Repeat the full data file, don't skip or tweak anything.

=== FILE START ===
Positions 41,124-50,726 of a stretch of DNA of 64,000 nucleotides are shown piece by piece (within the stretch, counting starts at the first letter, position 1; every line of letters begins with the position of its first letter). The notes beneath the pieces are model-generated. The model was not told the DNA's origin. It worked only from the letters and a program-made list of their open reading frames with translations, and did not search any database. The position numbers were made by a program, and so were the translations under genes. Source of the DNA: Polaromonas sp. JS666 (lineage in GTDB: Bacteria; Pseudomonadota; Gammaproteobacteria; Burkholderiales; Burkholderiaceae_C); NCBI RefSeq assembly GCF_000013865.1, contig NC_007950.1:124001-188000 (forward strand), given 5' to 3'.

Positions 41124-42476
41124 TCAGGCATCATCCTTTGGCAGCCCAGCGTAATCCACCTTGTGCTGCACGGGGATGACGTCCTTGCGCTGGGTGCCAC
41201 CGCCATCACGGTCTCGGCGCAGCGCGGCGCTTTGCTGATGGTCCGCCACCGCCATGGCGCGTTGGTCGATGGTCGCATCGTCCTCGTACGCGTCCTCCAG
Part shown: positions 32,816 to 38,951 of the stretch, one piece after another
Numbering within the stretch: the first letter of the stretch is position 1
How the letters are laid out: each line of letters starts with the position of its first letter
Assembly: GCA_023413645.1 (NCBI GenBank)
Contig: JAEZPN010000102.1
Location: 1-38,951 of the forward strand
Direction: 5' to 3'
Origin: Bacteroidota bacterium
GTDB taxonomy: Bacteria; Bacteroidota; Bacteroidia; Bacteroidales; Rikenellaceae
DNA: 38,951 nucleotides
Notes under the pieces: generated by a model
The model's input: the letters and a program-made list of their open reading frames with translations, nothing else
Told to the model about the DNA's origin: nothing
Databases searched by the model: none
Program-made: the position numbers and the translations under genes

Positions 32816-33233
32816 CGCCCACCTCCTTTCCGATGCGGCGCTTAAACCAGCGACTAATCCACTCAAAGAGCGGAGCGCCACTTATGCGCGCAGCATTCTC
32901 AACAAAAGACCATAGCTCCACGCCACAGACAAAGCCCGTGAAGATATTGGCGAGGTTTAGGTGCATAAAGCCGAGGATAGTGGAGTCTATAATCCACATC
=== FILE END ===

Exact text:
Positions 41,124-50,726 of a stretch of DNA of 64,000 nucleotides are shown piece by piece (within the stretch, counting starts at the first letter, position 1; every line of letters begins with the position of its first letter). The notes beneath the pieces are model-generated. The model was not told the DNA's origin. It worked only from the letters and a program-made list of their open reading frames with translations, and did not search any database. The position numbers were made by a program, and so were the translations under genes. Source of the DNA: Polaromonas sp. JS666 (lineage in GTDB: Bacteria; Pseudomonadota; Gammaproteobacteria; Burkholderiales; Burkholderiaceae_C); NCBI RefSeq assembly GCF_000013865.1, contig NC_007950.1:124001-188000 (forward strand), given 5' to 3'.

Positions 41124-42476
41124 TCAGGCATCATCCTTTGGCAGCCCAGCGTAATCCACCTTGTGCTGCACGGGGATGACGTCCTTGCGCTGGGTGCCAC
41201 CGCCATCACGGTCTCGGCGCAGCGCGGCGCTTTGCTGATGGTCCGCCACCGCCATGGCGCGTTGGTCGATGGTCGCATCGTCCTCGTACGCGTCCTCCAG
Part shown: positions 32,816 to 38,951 of the stretch, one piece after another
Numbering within the stretch: the first letter of the stretch is position 1
How the letters are laid out: each line of letters starts with the position of its first letter
Assembly: GCA_023413645.1 (NCBI GenBank)
Contig: JAEZPN010000102.1
Location: 1-38,951 of the forward strand
Direction: 5' to 3'
Origin: Bacteroidota bacterium
GTDB taxonomy: Bacteria; Bacteroidota; Bacteroidia; Bacteroidales; Rikenellaceae
DNA: 38,951 nucleotides
Notes under the pieces: generated by a model
The model's input: the letters and a program-made list of their open reading frames with translations, nothing else
Told to the model about the DNA's origin: nothing
Databases searched by the model: none
Program-made: the position numbers and the translations under genes

Positions 32816-33233
32816 CGCCCACCTCCTTTCCGATGCGGCGCTTAAACCAGCGACTAATCCACTCAAAGAGCGGAGCGCCACTTATGCGCGCAGCATTCTC
32901 AACAAAAGACCATAGCTCCACGCCACAGACAAAGCCCGTGAAGATATTGGCGAGGTTTAGGTGCATAAAGCCGAGGATAGTGGAGTCTATAATCCACATC